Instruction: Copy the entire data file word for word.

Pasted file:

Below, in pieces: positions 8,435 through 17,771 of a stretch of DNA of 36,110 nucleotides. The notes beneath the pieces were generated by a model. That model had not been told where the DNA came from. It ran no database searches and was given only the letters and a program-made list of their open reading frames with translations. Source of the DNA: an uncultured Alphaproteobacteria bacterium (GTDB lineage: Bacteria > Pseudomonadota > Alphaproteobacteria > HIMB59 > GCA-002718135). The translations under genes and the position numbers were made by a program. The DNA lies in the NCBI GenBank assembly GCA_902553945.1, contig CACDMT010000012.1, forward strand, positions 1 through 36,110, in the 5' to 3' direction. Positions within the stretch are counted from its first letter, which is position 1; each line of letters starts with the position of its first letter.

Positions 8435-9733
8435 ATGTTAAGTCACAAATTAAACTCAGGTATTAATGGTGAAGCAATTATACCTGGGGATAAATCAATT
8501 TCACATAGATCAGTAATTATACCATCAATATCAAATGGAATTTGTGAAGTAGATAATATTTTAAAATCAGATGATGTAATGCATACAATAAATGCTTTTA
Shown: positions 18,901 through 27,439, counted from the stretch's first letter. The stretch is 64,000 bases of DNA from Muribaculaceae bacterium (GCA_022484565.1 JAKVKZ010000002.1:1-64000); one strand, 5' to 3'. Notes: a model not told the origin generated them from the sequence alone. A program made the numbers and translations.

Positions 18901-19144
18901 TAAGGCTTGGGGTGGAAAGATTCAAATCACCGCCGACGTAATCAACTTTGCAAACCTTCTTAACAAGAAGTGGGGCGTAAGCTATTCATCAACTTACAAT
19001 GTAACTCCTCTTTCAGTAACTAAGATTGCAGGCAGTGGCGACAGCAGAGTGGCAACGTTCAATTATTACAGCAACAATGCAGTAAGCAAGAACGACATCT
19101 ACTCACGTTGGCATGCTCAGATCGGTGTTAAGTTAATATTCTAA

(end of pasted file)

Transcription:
Below, in pieces: positions 8,435 through 17,771 of a stretch of DNA of 36,110 nucleotides. The notes beneath the pieces were generated by a model. That model had not been told where the DNA came from. It ran no database searches and was given only the letters and a program-made list of their open reading frames with translations. Source of the DNA: an uncultured Alphaproteobacteria bacterium (GTDB lineage: Bacteria > Pseudomonadota > Alphaproteobacteria > HIMB59 > GCA-002718135). The translations under genes and the position numbers were made by a program. The DNA lies in the NCBI GenBank assembly GCA_902553945.1, contig CACDMT010000012.1, forward strand, positions 1 through 36,110, in the 5' to 3' direction. Positions within the stretch are counted from its first letter, which is position 1; each line of letters starts with the position of its first letter.

Positions 8435-9733
8435 ATGTTAAGTCACAAATTAAACTCAGGTATTAATGGTGAAGCAATTATACCTGGGGATAAATCAATT
8501 TCACATAGATCAGTAATTATACCATCAATATCAAATGGAATTTGTGAAGTAGATAATATTTTAAAATCAGATGATGTAATGCATACAATAAATGCTTTTA
Shown: positions 18,901 through 27,439, counted from the stretch's first letter. The stretch is 64,000 bases of DNA from Muribaculaceae bacterium (GCA_022484565.1 JAKVKZ010000002.1:1-64000); one strand, 5' to 3'. Notes: a model not told the origin generated them from the sequence alone. A program made the numbers and translations.

Positions 18901-19144
18901 TAAGGCTTGGGGTGGAAAGATTCAAATCACCGCCGACGTAATCAACTTTGCAAACCTTCTTAACAAGAAGTGGGGCGTAAGCTATTCATCAACTTACAAT
19001 GTAACTCCTCTTTCAGTAACTAAGATTGCAGGCAGTGGCGACAGCAGAGTGGCAACGTTCAATTATTACAGCAACAATGCAGTAAGCAAGAACGACATCT
19101 ACTCACGTTGGCATGCTCAGATCGGTGTTAAGTTAATATTCTAA